Your sudden song reminded me of a book I read by Oliver Sacks titled “Musicphilia”. Sacks is a neurosurgeon and in the book documents strange happenings involving patients and music. These are events that are similar to, but more dramatic, than to yours. Even though I don’t “understand “music”, or maybe because of that, I found the book to be fascinating.

    Liked by 1 person

    • Hey David – same here! I’m not a musical person, I don’t even like listening to music or going to concerts! (I love silence – well, unless it’s my kids singing, I do like listening to them!) Which is why this whole thing is so baffling.
      That book sounds interesting, I’m adding it to my list right now!

      Liked by 1 person

  2. Some of the older lyrics are horrid, just like the Brothers Grimm fairy tales. Awful. I don’t think folks literally concentrate too much on lyrics, it is more about the melody, otherwise the InXS song Suicide Blonde would be banned.
    I am happy that you have found the joy in singing. Like you, I didn’t sing that much until I had children and then I sang to them all the time. The daily practise really hones one vocal cords, and this continued until I felt good enough to join a Scandinavian choir (to improve my language skills). That was fun even though I wasn’t a confident singer.
    I used to adapt words to tunes, I knew too, even if they didn’t have words. Greensleeves seemed to be a tune my first son (that never slept), liked to calm him down. My daughter liked a Disney variant and my middle child, the melodies from Thomas the Tank Engine. He picked up very early on that each engine had a different melody – I didn’t realize that. No wonder he is a musician now, albeit a struggling one).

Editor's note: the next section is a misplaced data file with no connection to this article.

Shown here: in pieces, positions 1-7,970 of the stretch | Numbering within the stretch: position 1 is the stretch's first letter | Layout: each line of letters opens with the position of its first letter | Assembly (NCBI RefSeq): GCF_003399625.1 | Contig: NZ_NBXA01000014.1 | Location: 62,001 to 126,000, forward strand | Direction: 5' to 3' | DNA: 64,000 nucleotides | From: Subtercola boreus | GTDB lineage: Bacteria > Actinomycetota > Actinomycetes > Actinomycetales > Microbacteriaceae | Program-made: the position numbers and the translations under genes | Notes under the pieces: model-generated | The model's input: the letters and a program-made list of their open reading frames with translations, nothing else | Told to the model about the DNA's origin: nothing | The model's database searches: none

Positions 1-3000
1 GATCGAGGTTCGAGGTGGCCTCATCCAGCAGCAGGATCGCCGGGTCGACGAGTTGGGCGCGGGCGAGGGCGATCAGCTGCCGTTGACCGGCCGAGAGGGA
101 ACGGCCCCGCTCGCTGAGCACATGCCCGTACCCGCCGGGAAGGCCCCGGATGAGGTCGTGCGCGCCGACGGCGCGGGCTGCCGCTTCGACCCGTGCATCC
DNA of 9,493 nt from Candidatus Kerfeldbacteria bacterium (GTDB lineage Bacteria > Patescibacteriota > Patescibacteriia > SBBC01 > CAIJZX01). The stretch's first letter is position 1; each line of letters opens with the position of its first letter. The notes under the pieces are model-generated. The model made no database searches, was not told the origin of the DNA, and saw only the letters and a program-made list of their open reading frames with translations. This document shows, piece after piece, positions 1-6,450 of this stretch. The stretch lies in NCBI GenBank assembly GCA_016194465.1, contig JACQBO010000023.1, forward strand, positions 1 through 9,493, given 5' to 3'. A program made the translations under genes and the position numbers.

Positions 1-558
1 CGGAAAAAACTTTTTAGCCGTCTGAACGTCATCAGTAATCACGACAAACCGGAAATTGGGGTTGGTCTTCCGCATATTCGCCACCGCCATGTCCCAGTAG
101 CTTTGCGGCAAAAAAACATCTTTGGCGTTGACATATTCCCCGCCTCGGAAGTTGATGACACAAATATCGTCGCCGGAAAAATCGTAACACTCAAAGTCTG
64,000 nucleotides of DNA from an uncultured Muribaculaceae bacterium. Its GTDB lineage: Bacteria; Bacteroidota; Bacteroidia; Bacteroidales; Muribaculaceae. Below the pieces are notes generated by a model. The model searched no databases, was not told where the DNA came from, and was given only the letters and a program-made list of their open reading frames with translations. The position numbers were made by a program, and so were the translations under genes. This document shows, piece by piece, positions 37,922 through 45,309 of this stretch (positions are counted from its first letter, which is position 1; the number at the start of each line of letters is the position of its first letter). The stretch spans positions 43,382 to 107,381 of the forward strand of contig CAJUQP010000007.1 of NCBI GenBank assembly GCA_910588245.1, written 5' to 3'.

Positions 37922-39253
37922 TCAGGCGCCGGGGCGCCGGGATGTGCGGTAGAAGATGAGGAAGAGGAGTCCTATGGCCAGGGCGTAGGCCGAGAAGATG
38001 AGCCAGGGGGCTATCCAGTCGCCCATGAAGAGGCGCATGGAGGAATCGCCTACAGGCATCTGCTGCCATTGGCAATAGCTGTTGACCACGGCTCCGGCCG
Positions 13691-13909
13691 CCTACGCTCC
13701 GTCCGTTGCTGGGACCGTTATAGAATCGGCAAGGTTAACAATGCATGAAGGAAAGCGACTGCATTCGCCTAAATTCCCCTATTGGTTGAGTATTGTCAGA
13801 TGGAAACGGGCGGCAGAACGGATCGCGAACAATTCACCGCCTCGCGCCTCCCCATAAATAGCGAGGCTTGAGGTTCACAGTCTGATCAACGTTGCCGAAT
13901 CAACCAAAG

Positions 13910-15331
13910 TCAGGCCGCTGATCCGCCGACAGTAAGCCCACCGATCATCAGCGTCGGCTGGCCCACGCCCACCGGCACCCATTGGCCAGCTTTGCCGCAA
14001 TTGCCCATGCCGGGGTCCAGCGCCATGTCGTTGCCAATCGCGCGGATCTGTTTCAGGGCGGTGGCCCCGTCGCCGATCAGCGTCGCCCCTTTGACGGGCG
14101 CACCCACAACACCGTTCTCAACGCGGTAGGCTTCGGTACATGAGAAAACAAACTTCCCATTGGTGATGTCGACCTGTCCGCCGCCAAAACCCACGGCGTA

I think a midday moon sounds quite romantic. Btw, we have frogs here at the moment too. About 6 all up and the neighbours three moon. My new pup likes to hunt them – but we don’t let her, of course.

    Liked by 1 person

    • Funny how your experiences are so similar! Singing to young children must come somewhere from the subconsciousness. And yes, so many fairy tales are brutal!!!!! I’ve bought the boys books that start with everyone dying and when I read them I have to come up with happier versions on the spot and just improvise based on the pictures. Like Bambi. And ALL the Grimm tales (they are grim!!! wonder if that was their real name???)

      Like

  3. Speaking as one who has no musical talent … I remember singing to my beautiful baby boy who’d watch me solemnly with his big brown eyes. That was until he was eight months old where upon he’d cover my mouth and shake his head 🙂

    Liked by 1 person

  4. Good for you, and good for your kids. I think music, including singing, is the universal language and can be appreciated by anyone, anywhere. Kids exposed to music have a leg up in life as far as I’m concerned.
    I know very few complete songs, but remember lines from lots of songs. I, too, make the rest up as I go along. Sometimes I fear for anyone listening to what I sing. The lyrics often don’t make sense and sometimes are downright inappropriate.